The nation’s leading gun safety groups are asking a judge to block an online company’s plan to publish downloadable blueprints for 3D-printed plastic firearms, information that they say would open the door for people to secretly produce fully functional, untraceable weapons.
In a Thursday filing in the U.S. District Court for the District of Western Texas, the organizations questioned the federal government’s recent decision to settle a lawsuit with Defense Distributed. The settlement allows the Texas-based digital firearms nonprofit company to post its controversial gun blueprints online, which it will begin doing on Aug. 1, according to the Defense Distributed website.
Defense Distributed celebrated the decision, saying it would soon bring upon the “age of the downloadable gun.” But in a letter to the judge this week, gun safety groups called the agreement “troubling,” “dangerous” and “potentially illegal,” while claiming it could have a “significant and permanent impact” on national security and public safety. The three organizations ― the Brady Center to Prevent Gun Violence, Everytown for Gun Safety and Giffords Law Center to Prevent Gun Violence ― are now seeking an emergency injunction to halt the publication of the blueprints. They want the court to have additional time to consider their concerns. A hearing is reportedly scheduled for Thursday afternoon.
In recent years, gun violence prevention advocates and lawmakers have raised fears about the rise of so-called “ghost guns” ― homemade, often meticulously manufactured plastic or metal firearms made without serial numbers. As 3D printing technology becomes more widely accessible, they worry that this ghost gun ecosystem will only grow. And with advances in printing materials and an ever-expanding library of gun blueprints just a click away, they say the line between homemade firearms and professionally manufactured ones could become increasingly indistinct.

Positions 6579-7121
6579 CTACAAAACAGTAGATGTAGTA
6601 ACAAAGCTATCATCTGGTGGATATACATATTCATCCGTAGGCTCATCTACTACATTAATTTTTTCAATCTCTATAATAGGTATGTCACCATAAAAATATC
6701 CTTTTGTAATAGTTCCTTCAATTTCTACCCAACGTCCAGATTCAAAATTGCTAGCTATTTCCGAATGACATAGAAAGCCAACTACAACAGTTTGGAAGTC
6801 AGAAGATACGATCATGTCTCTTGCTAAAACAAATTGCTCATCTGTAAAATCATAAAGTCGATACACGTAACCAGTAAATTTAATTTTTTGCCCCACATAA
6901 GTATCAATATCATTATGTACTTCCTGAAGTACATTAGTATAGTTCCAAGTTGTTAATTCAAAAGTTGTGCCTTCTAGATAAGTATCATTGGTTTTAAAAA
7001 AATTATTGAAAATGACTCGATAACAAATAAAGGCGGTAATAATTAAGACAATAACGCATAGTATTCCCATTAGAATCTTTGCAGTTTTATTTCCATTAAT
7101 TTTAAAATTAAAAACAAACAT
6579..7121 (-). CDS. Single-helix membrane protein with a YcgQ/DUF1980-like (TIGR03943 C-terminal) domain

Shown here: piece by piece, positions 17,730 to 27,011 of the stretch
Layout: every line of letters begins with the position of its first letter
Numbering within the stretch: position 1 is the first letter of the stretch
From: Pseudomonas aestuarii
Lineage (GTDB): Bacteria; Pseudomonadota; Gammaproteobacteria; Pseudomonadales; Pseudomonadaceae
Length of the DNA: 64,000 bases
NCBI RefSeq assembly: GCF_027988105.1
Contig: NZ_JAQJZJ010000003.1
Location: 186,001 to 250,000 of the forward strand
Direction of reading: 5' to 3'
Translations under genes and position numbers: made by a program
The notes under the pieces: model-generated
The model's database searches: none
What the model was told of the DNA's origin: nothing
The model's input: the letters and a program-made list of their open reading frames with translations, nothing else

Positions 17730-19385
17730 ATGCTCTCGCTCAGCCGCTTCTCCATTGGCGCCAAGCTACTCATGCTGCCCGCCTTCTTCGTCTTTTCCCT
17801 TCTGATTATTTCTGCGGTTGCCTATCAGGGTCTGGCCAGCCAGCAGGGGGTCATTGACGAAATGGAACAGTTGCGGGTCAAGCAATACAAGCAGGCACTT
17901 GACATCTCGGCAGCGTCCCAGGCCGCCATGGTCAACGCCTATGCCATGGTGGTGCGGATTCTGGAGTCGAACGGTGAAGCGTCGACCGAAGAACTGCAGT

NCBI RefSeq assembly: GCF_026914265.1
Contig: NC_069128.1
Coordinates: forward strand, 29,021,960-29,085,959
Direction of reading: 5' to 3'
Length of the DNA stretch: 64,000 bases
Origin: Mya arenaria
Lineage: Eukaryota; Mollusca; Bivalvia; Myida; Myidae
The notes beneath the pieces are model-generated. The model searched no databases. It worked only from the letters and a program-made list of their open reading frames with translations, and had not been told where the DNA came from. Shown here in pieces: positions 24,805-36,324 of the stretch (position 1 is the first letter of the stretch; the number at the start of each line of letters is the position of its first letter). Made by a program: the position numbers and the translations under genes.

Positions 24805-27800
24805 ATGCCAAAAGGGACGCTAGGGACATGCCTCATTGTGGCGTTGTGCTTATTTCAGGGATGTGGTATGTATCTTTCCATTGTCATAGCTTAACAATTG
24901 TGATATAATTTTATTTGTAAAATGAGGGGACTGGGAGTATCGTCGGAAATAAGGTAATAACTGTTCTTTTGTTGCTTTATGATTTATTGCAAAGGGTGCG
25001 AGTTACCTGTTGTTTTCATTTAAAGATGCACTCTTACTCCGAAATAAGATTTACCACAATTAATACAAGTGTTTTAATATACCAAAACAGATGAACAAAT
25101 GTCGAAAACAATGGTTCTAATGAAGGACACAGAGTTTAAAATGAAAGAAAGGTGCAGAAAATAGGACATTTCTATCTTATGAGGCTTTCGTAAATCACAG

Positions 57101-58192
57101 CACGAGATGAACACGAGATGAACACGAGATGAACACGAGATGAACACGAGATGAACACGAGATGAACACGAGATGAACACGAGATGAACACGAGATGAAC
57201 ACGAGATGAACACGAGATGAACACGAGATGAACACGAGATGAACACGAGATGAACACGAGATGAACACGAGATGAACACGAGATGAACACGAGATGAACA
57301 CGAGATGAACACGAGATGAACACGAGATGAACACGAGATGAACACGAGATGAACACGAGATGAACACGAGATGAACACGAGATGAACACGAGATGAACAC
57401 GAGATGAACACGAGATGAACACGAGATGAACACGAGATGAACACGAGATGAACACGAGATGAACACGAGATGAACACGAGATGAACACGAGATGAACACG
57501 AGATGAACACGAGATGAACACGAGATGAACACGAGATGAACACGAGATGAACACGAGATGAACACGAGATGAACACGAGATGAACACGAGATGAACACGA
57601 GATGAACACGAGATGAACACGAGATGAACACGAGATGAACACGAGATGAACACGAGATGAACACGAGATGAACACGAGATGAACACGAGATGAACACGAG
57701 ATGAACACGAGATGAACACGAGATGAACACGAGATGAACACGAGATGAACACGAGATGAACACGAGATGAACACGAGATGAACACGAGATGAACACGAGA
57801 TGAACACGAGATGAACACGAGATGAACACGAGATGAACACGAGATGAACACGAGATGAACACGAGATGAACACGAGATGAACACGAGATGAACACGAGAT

When police find guns at a crime scene, the Bureau of Alcohol, Tobacco, Firearms and Explosives can typically trace an attached serial number on the firearm back to a federally licensed dealer. This can help authorities identify suspects, crack down on bad actors and glean other vital information about how guns end up in the hands of criminals. But with ghost guns, there’s no method of tracking and no way to deny a purchase by a prohibited individual because there’s no point of sale.
Thursday’s court filing request marks the latest chapter in a legal saga that began in 2013 when Defense Distributed founder and self-described anarchist Cody Wilson shot his way into headlines with a YouTube video. In the video, he shows off “the Liberator,” a single-shot .380 caliber handgun made almost entirely of 3D-printed plastic.
The Liberator may look like a gun best suited for a Lego man, but it has since been shown to be able to fire a number of rounds without failing, so long as it’s printed with a strong plastic. Months after Wilson released his video, Israeli reporters smuggled a weapon based on his design through a metal detector and into an event featuring Prime Minister Benjamin Netanyahu. Although the Liberator contains a small strip of metal ― which Wilson included to make it compliant under a U.S. law banning undetectable firearms ― the journalists were reportedly able to get it through unnoticed.